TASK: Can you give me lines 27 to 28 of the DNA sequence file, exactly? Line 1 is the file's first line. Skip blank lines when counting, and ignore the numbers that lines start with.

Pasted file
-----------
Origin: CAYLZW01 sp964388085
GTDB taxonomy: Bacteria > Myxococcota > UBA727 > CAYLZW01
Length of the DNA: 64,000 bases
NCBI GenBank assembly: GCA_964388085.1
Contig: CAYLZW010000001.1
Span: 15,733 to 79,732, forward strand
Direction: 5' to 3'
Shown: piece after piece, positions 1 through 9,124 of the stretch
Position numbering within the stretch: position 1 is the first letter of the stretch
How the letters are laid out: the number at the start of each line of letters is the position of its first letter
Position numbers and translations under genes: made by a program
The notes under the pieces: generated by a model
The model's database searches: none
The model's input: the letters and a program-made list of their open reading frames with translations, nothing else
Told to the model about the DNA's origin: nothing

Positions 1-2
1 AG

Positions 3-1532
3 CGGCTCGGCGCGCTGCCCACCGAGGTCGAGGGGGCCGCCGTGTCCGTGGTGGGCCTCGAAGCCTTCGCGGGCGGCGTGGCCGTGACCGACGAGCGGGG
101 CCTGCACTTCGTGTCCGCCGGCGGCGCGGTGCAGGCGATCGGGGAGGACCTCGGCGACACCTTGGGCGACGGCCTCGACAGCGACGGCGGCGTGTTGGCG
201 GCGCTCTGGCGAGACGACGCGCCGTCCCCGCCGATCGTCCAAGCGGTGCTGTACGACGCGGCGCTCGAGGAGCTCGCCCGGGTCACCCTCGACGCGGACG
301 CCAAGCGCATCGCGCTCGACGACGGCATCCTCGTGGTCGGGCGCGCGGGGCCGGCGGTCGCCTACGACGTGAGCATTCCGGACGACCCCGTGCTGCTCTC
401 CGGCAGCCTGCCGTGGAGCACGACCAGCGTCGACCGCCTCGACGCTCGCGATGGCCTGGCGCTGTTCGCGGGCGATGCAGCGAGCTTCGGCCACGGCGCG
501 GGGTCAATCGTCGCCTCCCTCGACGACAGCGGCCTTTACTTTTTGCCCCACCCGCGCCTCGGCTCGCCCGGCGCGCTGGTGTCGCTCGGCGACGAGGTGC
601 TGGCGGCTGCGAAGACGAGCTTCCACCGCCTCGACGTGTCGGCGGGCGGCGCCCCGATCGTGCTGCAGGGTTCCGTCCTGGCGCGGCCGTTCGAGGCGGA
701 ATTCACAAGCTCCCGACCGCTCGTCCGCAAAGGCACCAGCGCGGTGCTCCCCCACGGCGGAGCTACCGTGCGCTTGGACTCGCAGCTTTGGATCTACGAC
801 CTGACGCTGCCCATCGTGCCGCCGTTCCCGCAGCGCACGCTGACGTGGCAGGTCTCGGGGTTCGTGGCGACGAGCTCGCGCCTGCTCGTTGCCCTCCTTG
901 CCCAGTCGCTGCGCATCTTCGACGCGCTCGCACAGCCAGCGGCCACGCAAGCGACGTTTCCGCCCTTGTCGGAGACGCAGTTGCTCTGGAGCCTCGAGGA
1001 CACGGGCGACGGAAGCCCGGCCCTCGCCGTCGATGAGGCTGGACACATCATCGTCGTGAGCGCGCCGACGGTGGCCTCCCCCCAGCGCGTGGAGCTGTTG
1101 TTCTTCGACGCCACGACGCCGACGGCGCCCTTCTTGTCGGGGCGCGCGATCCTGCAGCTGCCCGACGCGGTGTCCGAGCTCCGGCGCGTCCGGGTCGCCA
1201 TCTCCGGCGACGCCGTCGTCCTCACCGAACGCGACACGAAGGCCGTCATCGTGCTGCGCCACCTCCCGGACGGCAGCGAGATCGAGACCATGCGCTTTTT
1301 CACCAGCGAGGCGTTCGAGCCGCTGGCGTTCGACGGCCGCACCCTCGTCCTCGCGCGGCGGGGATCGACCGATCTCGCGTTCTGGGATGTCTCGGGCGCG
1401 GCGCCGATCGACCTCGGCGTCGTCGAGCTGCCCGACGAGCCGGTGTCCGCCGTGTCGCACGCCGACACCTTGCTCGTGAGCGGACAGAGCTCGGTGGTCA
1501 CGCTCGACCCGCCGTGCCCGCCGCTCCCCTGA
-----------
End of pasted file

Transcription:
801 CTGACGCTGCCCATCGTGCCGCCGTTCCCGCAGCGCACGCTGACGTGGCAGGTCTCGGGGTTCGTGGCGACGAGCTCGCGCCTGCTCGTTGCCCTCCTTG
901 CCCAGTCGCTGCGCATCTTCGACGCGCTCGCACAGCCAGCGGCCACGCAAGCGACGTTTCCGCCCTTGTCGGAGACGCAGTTGCTCTGGAGCCTCGAGGA